At Data Center World last week, two Google data center executives rang alarm bells about what they characterized as an impending talent crisis in the data center industry.
Data center leaders tend to hire from their existing professional networks, which today consist primarily of middle-aged white men, they said. As we’ve reported before, many of those men are fast approaching retirement age, while few young people enter the profession – dynamics that make for an unsustainable talent pool.
“The industry today is predominantly men,” Joe Kava, Google’s VP of data centers, said. “Even my own organization are majority men: white men, middle-aged white men.”
To ensure that there continues to be a reliable supply of qualified professionals to build and operate data centers, industry leaders must make a deliberate effort to diversify the talent pool, he said. Keeping it limited to a single demographic makes it difficult to build a sustainable pipeline of candidates.
Workforce diversity is a hot-button issue in tech, but the topic is especially sensitive at Alphabet, Google's parent company, which is facing several lawsuits by former employees, some accusing it of not doing enough to diversify its workforce, while others say its diversity programs have gone too far.
Alphabet's internal conflicts over diversity became public last year, after release of the now infamous memo by former Google engineer James Damore, in which he argued that there were fewer women in top engineering and leadership roles because men are biologically more fit for such roles than women.
The company promptly fired Damore, who together with another former employee sued it in January, accusing it of discrimination against white conservative men.
But in the Data Center World keynote, which he delivered together with Google data center business operations executive Heather Dooley, Kava positioned lack of diversity as a business threat.
“The greatest threat we’re facing is the race for talent,” he said. “This isn’t about jumping on the current bandwagon; this is about good business.”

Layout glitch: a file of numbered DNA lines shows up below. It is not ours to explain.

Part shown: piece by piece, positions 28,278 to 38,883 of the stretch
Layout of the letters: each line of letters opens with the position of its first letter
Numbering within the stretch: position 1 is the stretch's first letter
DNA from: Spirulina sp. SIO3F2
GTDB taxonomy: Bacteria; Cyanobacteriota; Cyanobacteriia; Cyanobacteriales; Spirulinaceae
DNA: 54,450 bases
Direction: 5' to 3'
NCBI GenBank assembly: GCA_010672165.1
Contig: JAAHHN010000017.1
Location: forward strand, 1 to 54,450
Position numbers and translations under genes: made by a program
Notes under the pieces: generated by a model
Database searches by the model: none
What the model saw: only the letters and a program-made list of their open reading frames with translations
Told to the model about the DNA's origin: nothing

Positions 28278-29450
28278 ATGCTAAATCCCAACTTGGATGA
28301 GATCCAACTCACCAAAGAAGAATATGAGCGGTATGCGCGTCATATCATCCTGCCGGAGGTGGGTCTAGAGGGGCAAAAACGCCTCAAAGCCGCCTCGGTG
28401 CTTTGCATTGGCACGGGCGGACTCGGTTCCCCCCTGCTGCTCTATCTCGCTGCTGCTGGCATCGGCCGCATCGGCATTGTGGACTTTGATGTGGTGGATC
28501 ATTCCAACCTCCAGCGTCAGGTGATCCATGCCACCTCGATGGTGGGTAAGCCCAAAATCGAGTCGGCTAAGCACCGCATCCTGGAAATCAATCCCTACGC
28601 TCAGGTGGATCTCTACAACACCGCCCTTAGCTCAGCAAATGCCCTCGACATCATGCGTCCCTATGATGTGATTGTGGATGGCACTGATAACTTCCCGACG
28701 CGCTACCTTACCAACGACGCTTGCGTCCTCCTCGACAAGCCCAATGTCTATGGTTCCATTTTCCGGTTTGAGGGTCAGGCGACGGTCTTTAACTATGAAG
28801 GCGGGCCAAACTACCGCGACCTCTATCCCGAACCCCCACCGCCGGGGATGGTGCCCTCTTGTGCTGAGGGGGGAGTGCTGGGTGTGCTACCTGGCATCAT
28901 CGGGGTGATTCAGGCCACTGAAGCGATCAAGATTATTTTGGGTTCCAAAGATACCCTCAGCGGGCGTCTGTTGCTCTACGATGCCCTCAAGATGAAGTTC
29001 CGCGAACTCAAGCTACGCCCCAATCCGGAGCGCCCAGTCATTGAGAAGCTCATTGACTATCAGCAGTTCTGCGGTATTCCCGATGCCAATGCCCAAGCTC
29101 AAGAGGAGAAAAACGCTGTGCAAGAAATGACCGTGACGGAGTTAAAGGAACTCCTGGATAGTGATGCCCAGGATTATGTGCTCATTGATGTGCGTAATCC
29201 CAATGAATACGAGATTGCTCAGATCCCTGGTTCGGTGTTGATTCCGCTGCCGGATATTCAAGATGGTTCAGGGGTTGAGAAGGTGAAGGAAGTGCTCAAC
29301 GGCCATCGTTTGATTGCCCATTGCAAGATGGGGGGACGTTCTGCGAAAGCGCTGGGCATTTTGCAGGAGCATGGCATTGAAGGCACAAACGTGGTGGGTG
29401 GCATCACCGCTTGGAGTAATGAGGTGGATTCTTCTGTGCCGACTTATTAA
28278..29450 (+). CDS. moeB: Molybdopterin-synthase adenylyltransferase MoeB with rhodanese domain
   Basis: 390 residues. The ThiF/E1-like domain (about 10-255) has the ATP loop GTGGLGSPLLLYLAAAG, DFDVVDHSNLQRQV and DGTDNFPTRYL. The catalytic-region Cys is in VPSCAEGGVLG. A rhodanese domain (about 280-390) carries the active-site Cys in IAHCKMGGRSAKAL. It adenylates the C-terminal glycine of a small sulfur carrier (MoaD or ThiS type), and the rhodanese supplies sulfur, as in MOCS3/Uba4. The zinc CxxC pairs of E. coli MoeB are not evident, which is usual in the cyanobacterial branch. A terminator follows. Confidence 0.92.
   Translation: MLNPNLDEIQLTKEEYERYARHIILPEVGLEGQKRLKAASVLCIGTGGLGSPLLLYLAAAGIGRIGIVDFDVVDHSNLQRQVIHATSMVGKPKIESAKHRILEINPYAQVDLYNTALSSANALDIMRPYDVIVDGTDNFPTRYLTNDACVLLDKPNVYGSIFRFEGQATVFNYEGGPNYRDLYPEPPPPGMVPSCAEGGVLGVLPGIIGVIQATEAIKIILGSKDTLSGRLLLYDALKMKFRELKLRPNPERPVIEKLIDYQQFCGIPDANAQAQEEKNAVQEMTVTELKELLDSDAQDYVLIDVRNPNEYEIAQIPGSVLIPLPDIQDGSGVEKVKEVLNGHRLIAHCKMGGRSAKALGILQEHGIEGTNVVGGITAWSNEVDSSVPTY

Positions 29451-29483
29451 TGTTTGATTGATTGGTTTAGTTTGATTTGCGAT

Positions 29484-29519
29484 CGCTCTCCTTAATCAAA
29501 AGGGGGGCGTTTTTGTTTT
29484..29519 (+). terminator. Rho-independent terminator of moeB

Kava cited various analyst reports that forecast rapid growth of the data center industry into the foreseeable future, driven primarily by demand for cloud services. That growth could be impeded by a shortage of qualified data center professionals, he said.
IDC predicts that worldwide public cloud services and infrastructure spending will reach $160 billion this year, up 23 percent from 2017. Gartner says total cloud services revenue will increase by 87 percent between 2016 and 2020, reaching $411.4 billion.
Many of the people who build and operate data centers are skilled trade workers, not the software and IT professionals who are typically associated with the tech industry. As a category, skilled trade workers are aging rapidly.
Citing a 2013 estimate by the labor-market analytics firm Emsi, Kava said 53 percent of skilled trade workers were more than 45 years old, and 18 percent were between 55 and 64. “As these folks start to retire, we will all be facing a skilled-worker shortage for this industry.”
Not enough young people, women, and minorities are aware of the opportunities in the data center industry. “This is truly one of the most important industries of the future, but most young people are unaware of it,” Kava said.
Google, in collaboration with other companies, has started “specific programs in collaboration with our contemporary companies” to support STEM programs, skill development, and establish relationships with universities and technical schools, he said.
Dooley highlighted gender biases that are pushing women out of STEM identified in a recent Harvard Business Review study. Women surveyed said they had to work harder to prove themselves, that colleagues suggest they should work fewer hours after having children, that they are pressured to play a stereotypically feminine role at work, and that women (especially black women and Latinas) are often mistaken for administrative or custodial staff.
“Women find themselves in a double bind,” Dooley said. “They have limited access to networks where decisions are often made about who gets what new opportunity; there are no role models to identify with; and they lack sponsors who can provide opportunities.”
Making the workforce more diverse starts with removing bias from the recruiting process, she said. Removing signals that may subtly play to a hiring manager’s bias can help diversify the talent pool.
Some companies, for example, take university names out of resumes that go in front of hiring managers, Dooley said. “Because folks unintentionally look for signals of competence in resumes and are drawn towards familiarity.”
Kava and Dooley called on data center industry leaders to do more to proactively build the talent pipeline, grow career opportunities, recruit diverse candidates, and retain diverse employees.
“Change does not happen on the shoulders of those who are marginalized,” Dooley said. “It happens when you, those people in power to make decisions and foster change, become allies and advocates.”